16. Corey Kluber, Rays, $8 million per year (1 year, $8 million)
17. Jon Gray, Rangers, $14 million per year (4 years, $56 million)
18. Rich Hill, Red Sox, $5 million per year (1 year, $5 million)
19. Yusei Kikuchi
20. Tyler Anderson
21. Kwang-hyun Kim
22. Merrill Kelly
23. Michael Pineda
24. Zach Davies
25. Chris Archer
Other baseball fans in your life? Give the gift of 5 Thoughts this year. They’ll get to join this exclusive club, and you’ll be helping to support the column into the future. Talk about a win-win!
First pitch swingin’...
1) It’s tremendous that the Twins got a Buxton deal done, and I’ve seen them served their fair share of credit for the negotiations. Don’t miss the chance to appreciate Buxton’s selflessness in this deal as well. His talk about loyalty and family and comfort was powerful. And in the end I believe it’s that sentiment that got this deal completed.
2) You can safely ignore anyone who claims that the Twins have overpaid for Buxton. It was priority 1A on my list this winter for the Twins. They achieved it – at right around the rates I was throwing around. Yes, it’s a risk. But it’s a calculated risk and the downside is much less scary than the upside is exciting, if you get what I’m saying.
3) Dylan Bundy is a low-wattage signing, and don’t let the timing of the deal impact how you feel about it. If the Twins trade for an arm – or sign one – once activity resumes, and that arm bumps all other starters down a peg, that will be my offseason Task Number 2 completed. If they had done that deal in November and then signed Bundy ahead of spring training for 1 year and $5 million, we’d all be saying, ‘Yeah, I like that opportunistic, low-cost bet!’
Patience, is what I’m saying. No need to judge their offseason pitching rebuilding based solely on the first move.
4) Congratulations to the great Tony Oliva and Jim Kaat for their recent induction into the Hall of Fame.
Getting to know Tony O, even just a little bit, has been one of the true bright spots of working in this media market the past 10 years or so.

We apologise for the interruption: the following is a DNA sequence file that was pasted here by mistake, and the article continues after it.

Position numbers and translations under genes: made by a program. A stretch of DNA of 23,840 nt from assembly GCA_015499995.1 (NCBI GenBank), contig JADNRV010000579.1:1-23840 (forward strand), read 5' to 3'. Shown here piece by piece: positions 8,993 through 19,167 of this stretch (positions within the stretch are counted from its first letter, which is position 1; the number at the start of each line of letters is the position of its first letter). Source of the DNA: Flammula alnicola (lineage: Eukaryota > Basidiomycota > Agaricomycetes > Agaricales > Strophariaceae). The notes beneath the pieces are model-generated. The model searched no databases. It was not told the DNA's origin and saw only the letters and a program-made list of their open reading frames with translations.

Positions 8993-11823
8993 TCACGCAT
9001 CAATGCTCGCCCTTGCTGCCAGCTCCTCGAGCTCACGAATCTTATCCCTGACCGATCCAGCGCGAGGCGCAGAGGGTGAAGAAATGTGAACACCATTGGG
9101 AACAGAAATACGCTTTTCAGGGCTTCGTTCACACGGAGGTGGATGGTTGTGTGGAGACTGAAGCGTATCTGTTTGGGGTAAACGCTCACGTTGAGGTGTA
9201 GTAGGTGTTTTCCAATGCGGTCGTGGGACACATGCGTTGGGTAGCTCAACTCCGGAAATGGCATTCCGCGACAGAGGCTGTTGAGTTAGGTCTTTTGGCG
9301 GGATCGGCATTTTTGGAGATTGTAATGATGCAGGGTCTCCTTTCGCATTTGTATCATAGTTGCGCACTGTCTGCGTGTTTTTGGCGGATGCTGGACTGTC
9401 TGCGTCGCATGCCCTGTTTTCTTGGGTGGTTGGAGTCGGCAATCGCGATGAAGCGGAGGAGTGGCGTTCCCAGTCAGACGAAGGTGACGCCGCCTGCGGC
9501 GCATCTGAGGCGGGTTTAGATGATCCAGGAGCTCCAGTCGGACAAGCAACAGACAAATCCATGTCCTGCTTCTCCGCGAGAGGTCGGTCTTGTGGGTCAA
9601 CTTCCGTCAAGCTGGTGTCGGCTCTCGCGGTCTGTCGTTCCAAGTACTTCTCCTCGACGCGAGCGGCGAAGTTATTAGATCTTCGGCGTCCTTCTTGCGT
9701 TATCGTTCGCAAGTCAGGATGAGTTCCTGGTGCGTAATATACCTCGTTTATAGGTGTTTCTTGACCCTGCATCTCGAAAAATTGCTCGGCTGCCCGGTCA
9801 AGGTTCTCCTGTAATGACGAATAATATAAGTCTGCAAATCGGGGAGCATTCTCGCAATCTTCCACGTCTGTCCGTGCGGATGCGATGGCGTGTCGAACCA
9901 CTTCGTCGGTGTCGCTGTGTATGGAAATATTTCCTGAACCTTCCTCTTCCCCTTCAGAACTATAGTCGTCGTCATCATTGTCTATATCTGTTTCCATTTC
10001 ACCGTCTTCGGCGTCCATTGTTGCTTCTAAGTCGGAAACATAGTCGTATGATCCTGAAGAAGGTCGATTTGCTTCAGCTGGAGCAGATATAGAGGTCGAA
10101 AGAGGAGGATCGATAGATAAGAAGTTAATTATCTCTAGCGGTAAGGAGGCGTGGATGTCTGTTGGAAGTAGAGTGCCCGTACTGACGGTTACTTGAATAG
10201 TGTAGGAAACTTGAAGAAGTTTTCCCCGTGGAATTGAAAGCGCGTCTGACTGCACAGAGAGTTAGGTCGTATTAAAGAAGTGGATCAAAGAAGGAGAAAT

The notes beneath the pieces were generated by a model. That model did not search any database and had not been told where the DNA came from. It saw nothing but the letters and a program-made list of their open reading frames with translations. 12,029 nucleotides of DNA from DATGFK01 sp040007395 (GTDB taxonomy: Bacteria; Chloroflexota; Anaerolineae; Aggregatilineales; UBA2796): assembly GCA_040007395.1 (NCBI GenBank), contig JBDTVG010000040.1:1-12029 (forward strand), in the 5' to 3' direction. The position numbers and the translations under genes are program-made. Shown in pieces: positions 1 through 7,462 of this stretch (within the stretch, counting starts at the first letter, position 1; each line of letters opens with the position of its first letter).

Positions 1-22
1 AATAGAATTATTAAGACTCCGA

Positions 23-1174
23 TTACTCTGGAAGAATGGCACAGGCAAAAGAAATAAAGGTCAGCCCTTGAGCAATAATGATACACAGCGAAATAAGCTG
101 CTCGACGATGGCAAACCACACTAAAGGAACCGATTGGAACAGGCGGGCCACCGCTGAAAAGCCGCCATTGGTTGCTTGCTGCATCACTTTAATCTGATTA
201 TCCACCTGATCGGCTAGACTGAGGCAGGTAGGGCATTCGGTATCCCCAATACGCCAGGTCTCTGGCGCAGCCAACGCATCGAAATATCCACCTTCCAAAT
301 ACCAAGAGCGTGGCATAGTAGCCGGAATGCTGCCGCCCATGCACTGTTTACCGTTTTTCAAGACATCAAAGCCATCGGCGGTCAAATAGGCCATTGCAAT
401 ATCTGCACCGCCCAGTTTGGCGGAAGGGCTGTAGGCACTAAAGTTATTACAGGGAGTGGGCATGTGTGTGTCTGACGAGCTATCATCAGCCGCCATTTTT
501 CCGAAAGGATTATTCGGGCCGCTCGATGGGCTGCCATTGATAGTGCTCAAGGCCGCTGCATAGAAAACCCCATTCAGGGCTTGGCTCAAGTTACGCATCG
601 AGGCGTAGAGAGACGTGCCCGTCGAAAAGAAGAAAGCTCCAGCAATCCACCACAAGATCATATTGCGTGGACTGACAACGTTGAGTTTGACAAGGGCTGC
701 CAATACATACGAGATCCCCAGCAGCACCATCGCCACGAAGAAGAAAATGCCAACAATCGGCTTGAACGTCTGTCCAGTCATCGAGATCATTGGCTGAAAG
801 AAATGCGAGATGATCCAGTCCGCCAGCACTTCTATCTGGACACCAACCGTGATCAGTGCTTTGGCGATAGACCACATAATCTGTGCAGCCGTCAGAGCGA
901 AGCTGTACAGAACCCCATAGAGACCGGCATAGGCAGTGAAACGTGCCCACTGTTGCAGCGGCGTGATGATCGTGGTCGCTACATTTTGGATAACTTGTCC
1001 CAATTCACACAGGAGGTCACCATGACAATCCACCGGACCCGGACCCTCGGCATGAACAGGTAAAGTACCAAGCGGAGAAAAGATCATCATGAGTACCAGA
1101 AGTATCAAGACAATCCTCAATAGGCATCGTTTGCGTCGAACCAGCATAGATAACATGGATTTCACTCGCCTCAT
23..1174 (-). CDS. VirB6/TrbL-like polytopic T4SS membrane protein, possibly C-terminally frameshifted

It was suggested to me that Oliva and Kaat, both guests on my radio show last season, just needed that little extra boost to take their Cooperstown candidacy from strong to iron-clad. The Wetmore Boost? I hadn’t heard of it. But it’s hard to argue with the fact pattern.
5) Here are 5 starting pitchers who have already signed that I would have been interested in for the Twins:
Max Scherzer cleared $43 million per year in his contract that will pay him into his age-40 season with the Mets. Which, you know, would have been fun!
Marcus Stroman was high on my list and he wound up signing a 3-year deal worth $71 million to pitch for the Cubs. That’s a high annual price to pay and worth it if you think Stroman is the missing piece to a championship club over the next 3 seasons.
Alex Wood stayed in San Francisco for $25 million over 2 years. They were trying to solidify their rotation in the wake of Kevin Gausman’s departure, and I just think that $12.5 million a year is sensible for Wood.
Corey Kluber got $8 million for one season to pitch for the Rays. I wrote in the past that I would have been interested in a reunion between Kluber and Derek Falvey in Minnesota, and at the price I could see it being a good gamble for Tampa Bay.
Rich Hill signed a 1-year deal worth $5 million with the Red Sox. Between Hill and James Paxton ($10 million), Boston is taking some injury risk with their rotation rather than paying Eduardo Rodríguez a little more than $15 million a year to stick around for 5 more seasons. Add in Chris Sale and the Sox have some boom-or-bust potential with their rotation.
For reasons I may go into another time, I’m taking a break from posting on certain social media channels. That will hinder my newsletter but I do feel it’s necessary right now. If you could do me a favor and share this column with one friend who is likely to enjoy it, your generosity will be greatly appreciated.